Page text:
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    (Original post by nuodai)
    Just to expand on what thegodofgod said, notice you can take a factor of a out in the first case or ar² in the second case. Then you can divide one equation from the other to let you find r, and then substitute back to find a.

    And on another note, this isn't geometry (although it is a geometric progression... but for some reason geometry and geometric sequences/series don't have a great deal to do with each other).
    i still dont understand
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    (Original post by princess271)
    do i times a + ar = 108 by three
    no.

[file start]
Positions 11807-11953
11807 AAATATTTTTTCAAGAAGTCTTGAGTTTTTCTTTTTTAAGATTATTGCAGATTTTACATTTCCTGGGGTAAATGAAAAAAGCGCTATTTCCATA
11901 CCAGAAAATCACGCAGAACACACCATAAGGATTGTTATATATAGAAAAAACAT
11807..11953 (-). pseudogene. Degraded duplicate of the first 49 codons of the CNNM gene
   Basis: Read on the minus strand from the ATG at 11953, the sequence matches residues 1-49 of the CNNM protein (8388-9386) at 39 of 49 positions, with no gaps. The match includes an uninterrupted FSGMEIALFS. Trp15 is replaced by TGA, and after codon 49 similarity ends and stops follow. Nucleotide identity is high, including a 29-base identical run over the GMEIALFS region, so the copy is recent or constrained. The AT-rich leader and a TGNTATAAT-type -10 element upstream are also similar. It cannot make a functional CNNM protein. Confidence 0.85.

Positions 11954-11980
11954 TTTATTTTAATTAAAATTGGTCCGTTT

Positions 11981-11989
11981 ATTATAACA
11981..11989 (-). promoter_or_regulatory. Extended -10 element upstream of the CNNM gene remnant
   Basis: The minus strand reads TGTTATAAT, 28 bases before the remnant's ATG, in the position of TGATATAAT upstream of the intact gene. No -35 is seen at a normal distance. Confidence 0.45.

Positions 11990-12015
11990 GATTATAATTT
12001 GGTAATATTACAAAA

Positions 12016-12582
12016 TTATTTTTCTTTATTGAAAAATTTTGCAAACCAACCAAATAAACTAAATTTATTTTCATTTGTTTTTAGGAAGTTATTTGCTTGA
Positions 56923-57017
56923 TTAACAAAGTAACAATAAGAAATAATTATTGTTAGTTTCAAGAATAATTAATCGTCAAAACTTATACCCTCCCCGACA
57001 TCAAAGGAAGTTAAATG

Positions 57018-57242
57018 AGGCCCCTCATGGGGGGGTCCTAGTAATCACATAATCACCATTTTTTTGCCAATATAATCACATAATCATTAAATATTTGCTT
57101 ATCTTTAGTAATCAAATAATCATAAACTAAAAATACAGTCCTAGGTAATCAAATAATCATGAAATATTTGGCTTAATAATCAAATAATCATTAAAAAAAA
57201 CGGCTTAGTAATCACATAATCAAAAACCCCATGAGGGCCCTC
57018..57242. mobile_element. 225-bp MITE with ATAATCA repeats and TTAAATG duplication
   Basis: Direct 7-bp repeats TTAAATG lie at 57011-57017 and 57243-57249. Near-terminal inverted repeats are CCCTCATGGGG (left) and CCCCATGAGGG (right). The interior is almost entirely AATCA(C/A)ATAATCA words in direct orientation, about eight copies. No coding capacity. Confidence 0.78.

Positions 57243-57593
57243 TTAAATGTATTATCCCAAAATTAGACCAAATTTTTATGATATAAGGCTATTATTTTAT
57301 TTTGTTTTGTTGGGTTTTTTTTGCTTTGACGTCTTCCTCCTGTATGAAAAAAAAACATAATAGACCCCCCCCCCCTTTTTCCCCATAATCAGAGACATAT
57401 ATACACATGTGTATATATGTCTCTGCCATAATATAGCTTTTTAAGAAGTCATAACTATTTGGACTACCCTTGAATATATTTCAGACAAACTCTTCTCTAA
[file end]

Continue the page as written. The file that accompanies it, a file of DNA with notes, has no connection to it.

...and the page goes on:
you have:
    1) a + ar = 108
    2) ar2 + ar3 = 12

    Divide 2 by 1 to get
    \dfrac{1 + r}{r^2 + r^3} = \dfrac{1}{9}
    Solve for r.

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    (Original post by thegodofgod)
    nor do I lol

    EDIT:

    a + ar = 108

    ar2 + ar3 = 12

    a --> ar2 = multiplying by r2 (same with other).

    Hence:

    12 = 108 r2

    r2 = 12/108

    r2 = 1/9

    r = +- 1/3

    Then sub that into any of the equations to get the 'a' value.
    is a +- 162
    • Thread Starter
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    (Original post by nuodai)
    Just to expand on what thegodofgod said, notice you can take a factor of a out in the first case or ar² in the second case. Then you can divide one equation from the other to let you find r, and then substitute back to find a.

    And on another note, this isn't geometry (although it is a geometric progression... but for some reason geometry and geometric sequences/series don't have a great deal to do with each other).